# Distribution mod 1 of Factorial Multiples of Real Numbers.

Let $c$ be an irrational real number. Let $\{\cdot\}$ be the fractional part operator. I would like to get some sense of how in-the-dark we are about the distribution of values of $\{cn!\}$, for familiar values of $c$. This is related to a previous post which (essentially) asks the question "Does $n!/(2\pi)$ tend to a limit mod 1?"

Here is the question: Can anyone give a value of $c$ which is either algebraic, or a familiar transcendental, or defined in some reasonably simple way using the elementary functions of calculus, such that

1. $\{cn!\}<1/2$ infinitely often, or
2. $\{cn!\}$ tends to a limit, or
3. The values of $\{cn!\}$ are dense in the interval $[0,1]$.

What do I know that we know about all this? First of all, it is a theorem of P. Diaconis (The Annals of Probability 1977, v5) that $\log(n!)$ is uniformly distibuted mod 1. This has the consequence that any sequence of leading (most significant) digits appears infinitely often. This is probably not going to be of any direct help, but it seems like it deserves to be mentioned.

Secondly, and importantly, it is known that for any lacunary sequence of positive integers $a_n$ (meaning that there is a fixed $\rho>1$ such that the inequality $a_{n+1}>\rho a_n$ holds for all large enough $n$) there are real numbers $c$ such that the sequence $\{ca_n\}$ is bounded away from 0 mod 1, and in fact the set of such real numbers has Hausdorff dimension 1. This is trivial to prove for $\rho > 2$, and in fact in this case we can easily choose $c$ (nonconstuctively!) to get any of the behaviors described in Items 1,2 and 3.

For $\rho$ near 1 the above statement about lacunary sequences was an Erdos problem, first solved by B. de Mathan (Acta Math. Hungar. 1980 v36). There is an exposition by Katznelson here.

Since the sequence $n!$ is lacunary (with $\rho$ as large as one wants) we already know that the behaviors described in Items 1-3 occur in abundance. The question is whether we know any specific examples.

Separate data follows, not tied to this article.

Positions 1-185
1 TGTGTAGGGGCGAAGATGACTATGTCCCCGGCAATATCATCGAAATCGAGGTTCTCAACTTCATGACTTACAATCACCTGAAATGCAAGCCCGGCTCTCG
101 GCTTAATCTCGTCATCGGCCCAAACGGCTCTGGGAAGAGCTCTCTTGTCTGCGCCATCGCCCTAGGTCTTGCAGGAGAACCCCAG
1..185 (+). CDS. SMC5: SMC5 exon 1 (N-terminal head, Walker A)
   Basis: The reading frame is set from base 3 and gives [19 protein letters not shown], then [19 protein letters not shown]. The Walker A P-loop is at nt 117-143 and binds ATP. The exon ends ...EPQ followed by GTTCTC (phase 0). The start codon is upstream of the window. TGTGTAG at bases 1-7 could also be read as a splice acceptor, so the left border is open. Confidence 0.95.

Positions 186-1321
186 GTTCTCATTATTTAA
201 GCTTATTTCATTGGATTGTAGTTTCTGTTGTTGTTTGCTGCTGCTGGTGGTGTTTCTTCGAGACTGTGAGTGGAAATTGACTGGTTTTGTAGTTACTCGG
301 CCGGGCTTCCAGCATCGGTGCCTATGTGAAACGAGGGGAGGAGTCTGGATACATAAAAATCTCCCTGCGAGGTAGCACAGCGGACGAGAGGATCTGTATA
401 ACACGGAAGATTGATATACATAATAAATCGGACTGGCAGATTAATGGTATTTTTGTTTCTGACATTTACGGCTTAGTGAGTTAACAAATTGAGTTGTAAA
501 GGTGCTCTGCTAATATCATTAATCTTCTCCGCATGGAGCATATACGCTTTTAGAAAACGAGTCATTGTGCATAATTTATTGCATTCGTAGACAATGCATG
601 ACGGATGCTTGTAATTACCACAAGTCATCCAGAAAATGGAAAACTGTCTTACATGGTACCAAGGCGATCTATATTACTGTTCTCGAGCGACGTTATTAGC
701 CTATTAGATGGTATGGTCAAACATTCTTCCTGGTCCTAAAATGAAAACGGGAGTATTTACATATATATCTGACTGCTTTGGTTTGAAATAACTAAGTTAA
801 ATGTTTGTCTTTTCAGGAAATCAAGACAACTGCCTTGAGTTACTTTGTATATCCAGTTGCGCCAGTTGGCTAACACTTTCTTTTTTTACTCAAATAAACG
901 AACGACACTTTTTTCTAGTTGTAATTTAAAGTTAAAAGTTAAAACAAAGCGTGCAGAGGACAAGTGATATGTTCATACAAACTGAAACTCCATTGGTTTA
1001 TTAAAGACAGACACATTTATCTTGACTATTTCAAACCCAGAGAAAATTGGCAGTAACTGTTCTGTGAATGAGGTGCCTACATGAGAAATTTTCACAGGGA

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Isn't it well known that $\{e n!\}\rightarrow0$ as $n\rightarrow+\infty$ ? This is an immediate consequence of the formula $$e=\sum_0^\infty \frac{1}{k!}.$$ To prove the limit, we just remark that the remainder (for $k\ge n+1$) is bounded by $\frac{1}{n!n}$.

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Thanks. I wish I had thought of that! Any ideas for $c$ algebraic, or values that are dense mod 1? –  SJR Nov 11 '10 at 9:52
I think conventional wisdom holds that if $c$ is a real algebraic irrational then $cn!$ is uniformly distributed modulo 1. I think conventional wisdom further holds that no one has a clue as to how to prove this. –  Gerry Myerson Nov 11 '10 at 22:57

I'll have to look this up in Kuipers and Niederreiter to make sure I have it right, but I think that for any increasing sequence $a_1,a_2,\dots$ of integers the sequence $a_1x,a_2x,\dots$ is uniformly distributed modulo 1 for almost all $x$ (meaning all $x$ except a set of measure zero). Actually finding such an $x$ is a different story.

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Yes, This is Theorem 4.1 in Kuipers and Niederreiter. As you say the problems is to find an example. Maybe it is possible, to use some expression in $e$ to get an example that is dense mod 1? As for algebraic numbers $c$, could it be that we have no example where $cn!<1/2$ mod 1 infinitely often?! –  SJR Nov 11 '10 at 10:34
Maybe this works. Let $s_1,s_2,\dots$ be u.d. in $[0,1)$. Let $c=\sum[ks_k]/k!$. Then $\lbrace cn!\rbrace=t_{n+1}$ where $t_{n+1}-s_{n+1}$ goes to zero, so $\lbrace cn!\rbrace$ is u.d. in $[0,1)$. –  Gerry Myerson Nov 11 '10 at 11:09
I like this - The problem is can one choose the $s_k$ so that $c$ is something familiar? And I wonder what are ALL POSSIBLE $c$'s defined in this way? –  SJR Nov 11 '10 at 11:38

http://tea.mathoverflow.net/discussion/741/does-lim-cosn-exist/

which is about a closed question involving limit points of $\cos (n!)$ which is to say values of $n! \pmod {2 \pi},$ or in turn values of $$\frac{n!}{2 \pi} \pmod 1.$$ David's conclusion, evidently posted on math.stackexchange, is that we do not know enough about $\pi$ to answer this.

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OP mentioned this thread, but thanks for posting the link. –  Gerry Myerson Nov 12 '10 at 4:27
You are correct, oh gerriferous one. I think Anton made it a link in the question as well. –  Will Jagy Nov 12 '10 at 4:54
Notice that by Denis's reply if $e+1/(2\pi)$ is rational, then $n!/(2\pi)$ tends to a limit, namely 0, ie if $\cos(n!)$ does not tend to a limit, then $e+1/(2\pi)$ is irrational. The latter is open, isn't it? –  SJR Nov 12 '10 at 6:31
@SJR, yes. –  Gerry Myerson Nov 12 '10 at 13:41